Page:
But for most of us, unfortunately, the ‘thank you’ is not automatic, not natural. If we don’t force ourselves to stop for a moment and look for all the kindnesses and say ‘thank you’ – it won’t happen! To force yourself means to see it as a strong obligation. If you force yourself, you’ll see how good and pleasant it is, and you will find yourself truly wanting to give thanks, and you will feel true satisfaction and inner illumination. But if you don’t force yourself, you won’t do it at all, and that will affect the overall picture of your life. Wouldn’t that be a pity? 


Gratitude Lenses 

Since the terrible disaster of Simchat Torah, we are in an unending cycle of pain, disquiet, pressure, troubles, bad news, threats etc. May we know no more distress and hear only good tidings and complete yeshuot (salvations) for the Jewish People. But we must – must – stop focusing on all the craziness and look at the endless chassadim and salvations as well, at all the good that happens to us, and that Hashem does with the Jewish People – and there is much that is good.  


We all remember that frightening night before Pesach when hundreds of missiles and drones were sent off [from Iran], with us as the target – and we saw Hashem’s salvation. Never was there such an attack. And we all remember the feeling of gratitude that filled us that morning when it all ended without any fatalities.  


We all understand, as well, that with the tremendous, unbelievable pain of Simchat Torah, we still witnessed great yeshuot, because the results could have been many times worse, especially if those attacks would have come from a few directions at once. 


All of us have heard during these past months of war of many miracles and salvations, with the greatest miracle being the tremendous awakening of the Jewish people to unite and work together.  


And this obligates us to stop every day and say, ‘thank You’. To stop the routine and thank Hashem yitbarach for the great and small miracles, for the personal and general chassadim we experience. We mustn’t allow life to go by us blindly. We mustn’t ignore all this. We must stop and give thanks, even if it is for only a few minutes – some will thank more, some less – it doesn’t matter. In any case, it will have an effect! Undoubtedly and certainly! Even a few minutes a day will affect the entire day!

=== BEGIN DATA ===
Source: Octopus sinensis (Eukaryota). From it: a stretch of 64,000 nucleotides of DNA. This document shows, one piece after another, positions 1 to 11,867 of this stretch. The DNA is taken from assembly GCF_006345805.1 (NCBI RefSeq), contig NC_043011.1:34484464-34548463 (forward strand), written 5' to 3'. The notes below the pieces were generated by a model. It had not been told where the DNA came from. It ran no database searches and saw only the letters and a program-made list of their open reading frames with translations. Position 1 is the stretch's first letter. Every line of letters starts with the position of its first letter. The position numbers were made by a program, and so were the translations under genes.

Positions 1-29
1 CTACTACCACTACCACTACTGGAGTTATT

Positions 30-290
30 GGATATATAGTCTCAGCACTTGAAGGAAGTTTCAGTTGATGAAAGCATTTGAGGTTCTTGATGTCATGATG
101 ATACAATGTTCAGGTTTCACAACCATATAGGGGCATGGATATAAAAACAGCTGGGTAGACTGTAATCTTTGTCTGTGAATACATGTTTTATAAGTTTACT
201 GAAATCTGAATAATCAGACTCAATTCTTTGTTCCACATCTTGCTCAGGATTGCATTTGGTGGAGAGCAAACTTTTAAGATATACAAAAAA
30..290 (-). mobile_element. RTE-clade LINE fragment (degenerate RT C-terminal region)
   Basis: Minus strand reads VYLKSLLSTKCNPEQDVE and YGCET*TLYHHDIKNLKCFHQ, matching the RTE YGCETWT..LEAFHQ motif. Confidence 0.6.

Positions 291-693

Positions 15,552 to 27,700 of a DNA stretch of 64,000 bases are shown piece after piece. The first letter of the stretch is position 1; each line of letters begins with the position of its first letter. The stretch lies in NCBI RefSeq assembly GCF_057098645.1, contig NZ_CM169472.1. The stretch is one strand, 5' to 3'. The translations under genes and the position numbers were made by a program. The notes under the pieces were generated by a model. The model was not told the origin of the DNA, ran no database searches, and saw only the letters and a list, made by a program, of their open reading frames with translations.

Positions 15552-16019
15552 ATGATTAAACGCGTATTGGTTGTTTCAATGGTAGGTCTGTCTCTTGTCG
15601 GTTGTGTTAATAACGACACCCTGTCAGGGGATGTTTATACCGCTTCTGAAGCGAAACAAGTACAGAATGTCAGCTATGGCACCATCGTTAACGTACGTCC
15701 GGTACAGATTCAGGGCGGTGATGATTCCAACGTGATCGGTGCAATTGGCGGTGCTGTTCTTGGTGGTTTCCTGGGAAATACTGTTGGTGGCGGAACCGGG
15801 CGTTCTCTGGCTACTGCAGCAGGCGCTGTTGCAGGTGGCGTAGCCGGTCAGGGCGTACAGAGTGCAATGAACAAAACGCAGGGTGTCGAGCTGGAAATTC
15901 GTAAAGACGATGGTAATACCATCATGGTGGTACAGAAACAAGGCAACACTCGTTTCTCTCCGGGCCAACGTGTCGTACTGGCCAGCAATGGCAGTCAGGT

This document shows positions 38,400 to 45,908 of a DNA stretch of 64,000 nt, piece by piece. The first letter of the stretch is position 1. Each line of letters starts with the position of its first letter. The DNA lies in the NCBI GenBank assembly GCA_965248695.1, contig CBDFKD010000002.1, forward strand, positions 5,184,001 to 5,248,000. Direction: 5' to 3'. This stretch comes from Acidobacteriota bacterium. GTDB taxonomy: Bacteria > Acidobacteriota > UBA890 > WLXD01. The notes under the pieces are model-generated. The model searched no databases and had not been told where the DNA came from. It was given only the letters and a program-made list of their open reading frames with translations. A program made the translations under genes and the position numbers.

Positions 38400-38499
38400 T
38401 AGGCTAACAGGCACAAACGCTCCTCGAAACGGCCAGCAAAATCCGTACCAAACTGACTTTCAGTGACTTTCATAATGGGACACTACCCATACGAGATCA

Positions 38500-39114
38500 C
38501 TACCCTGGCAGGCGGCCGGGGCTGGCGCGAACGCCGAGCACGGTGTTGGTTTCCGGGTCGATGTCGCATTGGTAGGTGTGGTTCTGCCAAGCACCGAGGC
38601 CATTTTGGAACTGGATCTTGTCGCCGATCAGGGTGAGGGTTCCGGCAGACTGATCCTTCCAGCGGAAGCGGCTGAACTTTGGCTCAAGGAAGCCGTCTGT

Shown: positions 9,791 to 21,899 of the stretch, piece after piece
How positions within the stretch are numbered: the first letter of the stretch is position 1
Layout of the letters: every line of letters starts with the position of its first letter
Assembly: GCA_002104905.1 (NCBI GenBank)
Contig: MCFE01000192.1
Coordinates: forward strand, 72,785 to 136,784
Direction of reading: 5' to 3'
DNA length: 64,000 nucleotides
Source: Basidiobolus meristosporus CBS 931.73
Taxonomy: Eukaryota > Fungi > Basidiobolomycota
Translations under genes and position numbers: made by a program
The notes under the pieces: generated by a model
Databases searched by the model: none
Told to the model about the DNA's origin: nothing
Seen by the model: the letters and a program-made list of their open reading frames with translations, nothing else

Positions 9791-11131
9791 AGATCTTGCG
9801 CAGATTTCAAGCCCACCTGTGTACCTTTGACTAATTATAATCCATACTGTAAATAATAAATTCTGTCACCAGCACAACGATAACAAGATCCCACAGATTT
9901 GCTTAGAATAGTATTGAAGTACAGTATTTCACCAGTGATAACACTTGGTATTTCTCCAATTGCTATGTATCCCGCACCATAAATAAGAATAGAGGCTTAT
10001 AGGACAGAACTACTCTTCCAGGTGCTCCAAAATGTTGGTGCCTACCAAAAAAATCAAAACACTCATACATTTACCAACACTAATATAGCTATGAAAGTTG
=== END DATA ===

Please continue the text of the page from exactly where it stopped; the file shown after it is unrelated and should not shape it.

Whoever manages to do this will get “gratitude lenses” and be able to note the sweet and good aspects of reality and see Hashem’s goodness at every step, and life will be much pleasanter and sweeter. 


A Contagious Cure 

This “small” thing is so powerful that it can bring us the Mashiach. Because Hashem yitbarach wanted to make Chizkiyahu Hamelech the Melech Hamashiach, but he didn’t say a shirah (song) after the miracle happened to him. Because of that he was not the Mashiach, and we didn’t have the merit to see the Geula (Redemption) at the time. (Sanhedrin 94 a) 


From this we learn that the benefits of the shirah are so great, that the coming of the Mashiach depends on it! The greatest yeshua of the Jewish people depends on our learning to sing and give thanks! 


Therefore, stop for a moment every day and say, ‘thank You’. Feel the gratitude in your heart until it illuminates it and say Mizmor letoda (Psalm 100) with great concentration (see The Deeper Meaning of Psalm 100), along with Nishmat kol chai, and Hallel (without a bracha). Sing and dance with your family members. Express your gratitude in words and in actions, in song and praise to Hashem. 


Often, a person suffers in his life only because of the lack of saying ‘thank You’, like Motti and Dina in our story above, and the solution is so simple that it’s amazing: “Say ‘thank You’ and everything will change! Completely! A life of thankfulness is a different life. 


There are diseases that are contagious, but thankfulness is a contagious cure, contagious salvation. When a Jew and all the Jews say, ‘thank You’, they bring upon themselves more miracles and more salvations and more cures and more good influences. If you say ‘thank You’, you will receive many more reasons to be grateful, and your life will become a continuum of ‘thank You’s and song. And when we will all live lives of gratitude, we will be able to prepare to hear the shofar of the Mashiach, soon, in our days.